None pursued sports either, though they were tall enough for a starting lineup that would've made any high school coach proud.

Brooks grew to be 6 feet 5; Nate, 6 feet 4 and Dylan, 6 feet 3. Two other friends, Ryan Whisenhut and Chris Morris, were 6 feet 4 and 6 feet 2, respectively.

Eric was the shortest of the group. He barely topped 5 feet 8.

Still, by all accounts, Eric and Dylan enjoyed their first year at Columbine.

And, at 14, they still fit in, at least from a distance.

"That's back when they were just like everybody else," classmate Katie Rutledge said. "They dressed normal, I'd even say preppie."

A look 'like he could kill'

The unraveling began in their sophomore year.

Whether they had problems at home isn't known. Their families aren't talking.

But Eric, especially, felt mistreated at school by a small group of jocks, and ignored by teachers and administrators he believed looked the other way.

Eric and Dylan gravitated toward a small circle of students united by their differences. Combat boots and thrift-store grunge adrift in an Abercrombie & Fitch sea. This angry, rebellious group would become known as the Trench Coat Mafia.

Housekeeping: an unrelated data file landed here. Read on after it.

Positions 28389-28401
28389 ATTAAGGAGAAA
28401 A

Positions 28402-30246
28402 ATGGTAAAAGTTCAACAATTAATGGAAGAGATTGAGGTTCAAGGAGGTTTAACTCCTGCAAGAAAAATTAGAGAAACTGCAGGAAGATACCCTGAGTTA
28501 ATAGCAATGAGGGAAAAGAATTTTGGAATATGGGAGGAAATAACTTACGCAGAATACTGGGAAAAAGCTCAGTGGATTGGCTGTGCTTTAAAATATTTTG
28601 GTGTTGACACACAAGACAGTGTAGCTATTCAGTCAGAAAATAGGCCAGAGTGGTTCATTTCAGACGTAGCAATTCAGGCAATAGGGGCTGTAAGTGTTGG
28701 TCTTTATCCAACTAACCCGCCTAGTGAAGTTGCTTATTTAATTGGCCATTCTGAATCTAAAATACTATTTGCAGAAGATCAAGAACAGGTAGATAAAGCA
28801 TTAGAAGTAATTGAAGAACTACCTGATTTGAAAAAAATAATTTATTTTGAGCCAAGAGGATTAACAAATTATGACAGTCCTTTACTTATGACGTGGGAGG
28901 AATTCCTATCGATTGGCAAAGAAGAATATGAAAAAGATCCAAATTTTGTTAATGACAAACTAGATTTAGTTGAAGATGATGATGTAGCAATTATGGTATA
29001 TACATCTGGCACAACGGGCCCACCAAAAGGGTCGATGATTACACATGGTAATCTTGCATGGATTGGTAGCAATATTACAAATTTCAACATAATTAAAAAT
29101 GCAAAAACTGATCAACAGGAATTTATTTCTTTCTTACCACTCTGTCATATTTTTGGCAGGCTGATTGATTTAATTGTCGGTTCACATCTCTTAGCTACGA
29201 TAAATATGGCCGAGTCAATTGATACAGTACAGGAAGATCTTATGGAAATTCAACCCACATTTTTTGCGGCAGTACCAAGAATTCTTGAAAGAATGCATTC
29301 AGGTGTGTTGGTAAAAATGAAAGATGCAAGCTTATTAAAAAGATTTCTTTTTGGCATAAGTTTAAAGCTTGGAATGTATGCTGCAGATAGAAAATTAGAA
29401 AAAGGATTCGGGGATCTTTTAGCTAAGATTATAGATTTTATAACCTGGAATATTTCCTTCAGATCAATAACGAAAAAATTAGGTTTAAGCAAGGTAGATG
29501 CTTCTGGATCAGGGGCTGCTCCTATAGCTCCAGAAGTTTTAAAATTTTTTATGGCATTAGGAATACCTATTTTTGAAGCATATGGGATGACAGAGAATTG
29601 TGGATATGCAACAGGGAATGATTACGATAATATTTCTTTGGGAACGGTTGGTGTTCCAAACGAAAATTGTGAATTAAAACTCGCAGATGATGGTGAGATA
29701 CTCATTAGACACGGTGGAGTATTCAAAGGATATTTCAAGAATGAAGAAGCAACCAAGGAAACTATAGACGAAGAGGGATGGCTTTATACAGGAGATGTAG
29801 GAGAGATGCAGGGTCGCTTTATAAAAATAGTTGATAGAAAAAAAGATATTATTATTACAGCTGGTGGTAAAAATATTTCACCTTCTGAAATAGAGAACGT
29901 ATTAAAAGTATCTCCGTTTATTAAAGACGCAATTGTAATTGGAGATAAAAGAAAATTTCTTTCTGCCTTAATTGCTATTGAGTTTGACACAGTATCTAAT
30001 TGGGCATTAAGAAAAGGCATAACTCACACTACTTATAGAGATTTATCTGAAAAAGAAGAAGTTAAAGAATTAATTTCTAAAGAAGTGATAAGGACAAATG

Even then, Dylan and Eric were on the fringes of the outcast clique.

Classmate Kevin Hofstra said he's sure Eric and Dylan could have fit in with other groups, perhaps the super-academic kids.

"Both didn't have a whole lot of friends, but people liked them," he said.

Eric's anger began to emerge. He even turned it against his friends.

Classmate Ryan Whisenhut could never figure out why Eric liked him when they were freshmen, then wouldn't talk to him when sophomore year started.

"He just sort of changed," Ryan said. "He wouldn't say why. He would just sort of give you this look like he could kill you."

It was a pattern Eric would repeat. He hated his friend Brooks Brown for a while. He argued with Nate Dykeman over a girl. And he had a falling out with classmate Zack Heckler, who thought Eric's pranks were getting out of hand.

"You had to follow him (Eric) or get away from him," Zach's mother, Veronica Heckler, would later tell her pastor.

But Eric had one friend he never turned on: Dylan.

Dylan, the consummate follower. Dylan, who had a much broader circle of friends, but who remained loyal to Eric.

"Dylan," Ryan said, "was the least violent person I've ever known."

A silent theater soundman

Dylan rebelled in quieter, more artistic ways.

He was always the boy in the control booth.

Early in his sophomore year Dylan joined a quirky, nonconformist crowd that chose theater to express themselves.